I’ll try to post the solution to “Death in the Sun” soon, but until then…
Has anyone seen this piece of Jon L. Breen’s in the Weekly Standard? Fascinating stuff.
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The atmosphere of DeMuriel’s The Strings of Murder is very good, but the locked room is one of the most preposterous solutions probably ever conceived and then rejected by just about anyone who ever bothered to try and write a locked room murder. The way people are killed in the book is clever, and definitely has a sinister Carrian element to it, but it’s difficult to encourage anyone to get too excited about it as a book overall, IMO.
Mind you, the article dimisses And Then There Were None’s claim to being an impossible crime novel in the second paragraph, so it’s hardly as if the author knows whereof they write. If everyone on the island has been murdered, and no-one has been able to leave except through dying, how has the murderer themselves been killed? Sounds pretty bloody impossible to me…
Looking forward to the ‘Death in the Sun’ solution!
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Thanks for chiming in and letting me know, JJ!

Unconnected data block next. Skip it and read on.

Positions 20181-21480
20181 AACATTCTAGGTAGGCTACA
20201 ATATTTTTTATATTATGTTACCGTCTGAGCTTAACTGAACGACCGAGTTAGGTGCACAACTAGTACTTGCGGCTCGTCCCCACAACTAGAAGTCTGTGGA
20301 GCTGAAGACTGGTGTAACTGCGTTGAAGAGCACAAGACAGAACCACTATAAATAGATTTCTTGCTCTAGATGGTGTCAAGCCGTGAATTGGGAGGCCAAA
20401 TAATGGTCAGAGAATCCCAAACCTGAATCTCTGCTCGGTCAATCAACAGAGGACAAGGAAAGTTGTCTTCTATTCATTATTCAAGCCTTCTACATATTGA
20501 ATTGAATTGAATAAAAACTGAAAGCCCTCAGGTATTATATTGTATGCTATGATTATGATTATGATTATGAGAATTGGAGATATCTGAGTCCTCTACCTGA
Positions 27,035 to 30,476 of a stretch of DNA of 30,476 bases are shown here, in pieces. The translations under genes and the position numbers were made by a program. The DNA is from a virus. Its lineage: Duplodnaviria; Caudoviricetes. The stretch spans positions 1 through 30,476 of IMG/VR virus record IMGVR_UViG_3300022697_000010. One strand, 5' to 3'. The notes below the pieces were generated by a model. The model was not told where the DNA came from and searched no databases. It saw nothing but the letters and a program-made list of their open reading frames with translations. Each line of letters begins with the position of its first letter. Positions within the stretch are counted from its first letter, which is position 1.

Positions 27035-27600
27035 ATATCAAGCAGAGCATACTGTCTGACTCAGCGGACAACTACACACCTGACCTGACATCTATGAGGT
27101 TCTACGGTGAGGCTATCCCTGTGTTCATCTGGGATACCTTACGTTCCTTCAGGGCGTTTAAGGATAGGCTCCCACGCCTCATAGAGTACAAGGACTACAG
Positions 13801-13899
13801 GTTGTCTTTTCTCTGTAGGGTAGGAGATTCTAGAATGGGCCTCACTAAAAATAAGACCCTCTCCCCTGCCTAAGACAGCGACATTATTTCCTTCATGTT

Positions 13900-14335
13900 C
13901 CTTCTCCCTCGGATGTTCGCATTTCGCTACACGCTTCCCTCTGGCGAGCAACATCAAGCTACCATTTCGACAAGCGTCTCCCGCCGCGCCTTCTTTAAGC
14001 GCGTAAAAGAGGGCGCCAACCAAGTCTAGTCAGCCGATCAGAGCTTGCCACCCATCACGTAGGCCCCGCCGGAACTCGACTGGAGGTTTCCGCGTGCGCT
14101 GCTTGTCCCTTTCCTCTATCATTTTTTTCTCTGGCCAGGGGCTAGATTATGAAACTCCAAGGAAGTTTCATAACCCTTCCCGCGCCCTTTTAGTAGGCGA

Too bad to hear about the preposterousness of solution, but I still think I’ll give this book a whirl if I find it: the historical detail is enticing to me in and of itself.
Breen has long been considered an expert on EQ and has himself written GAD-style detective stories. Mike Grost has an article on him here: http://mikegrost.com/kkbeck.htm#Breen
What I think he means is that the story is not presented as an impossible crime. To the police, afterwards, it will appear so, but none of the characters actively investigate an impossibility or muse over “how.”
He could have chosen a better example, but I appreciate just how he differentiates “locked room” and “closed circle.” I’ve heard many of the latter type referred-to as the former.
By the by, in what way is it preposterous? Not to ask for spoilers, but—is it physically improbable? Psychologically? I’ve just been wondering.
Urf, without spoilers…urm, he gives what appears to be a standard locked room — narrow chiney, locked windows, door locked on the inside — and then allows it to be exploded by the creation of…a set of circumstances that feels rather more at home in a Gothic Monster novel, which is very much not the universe this exists in.
Additionally, there are aspects of the situation — unrealted to the locked room — which are never explained. It’s possible we’re supposed to take some stuff implicitly from events elsewhere, but I personally don’t think De Muriel does enough to justify part of the mystery he piles in (and it’s a hugely redundant part as it is…).
On an unrelated note, I also got very tired of McGray’s “Aaah, ye massif English sissy!” insults very quickly indeed.
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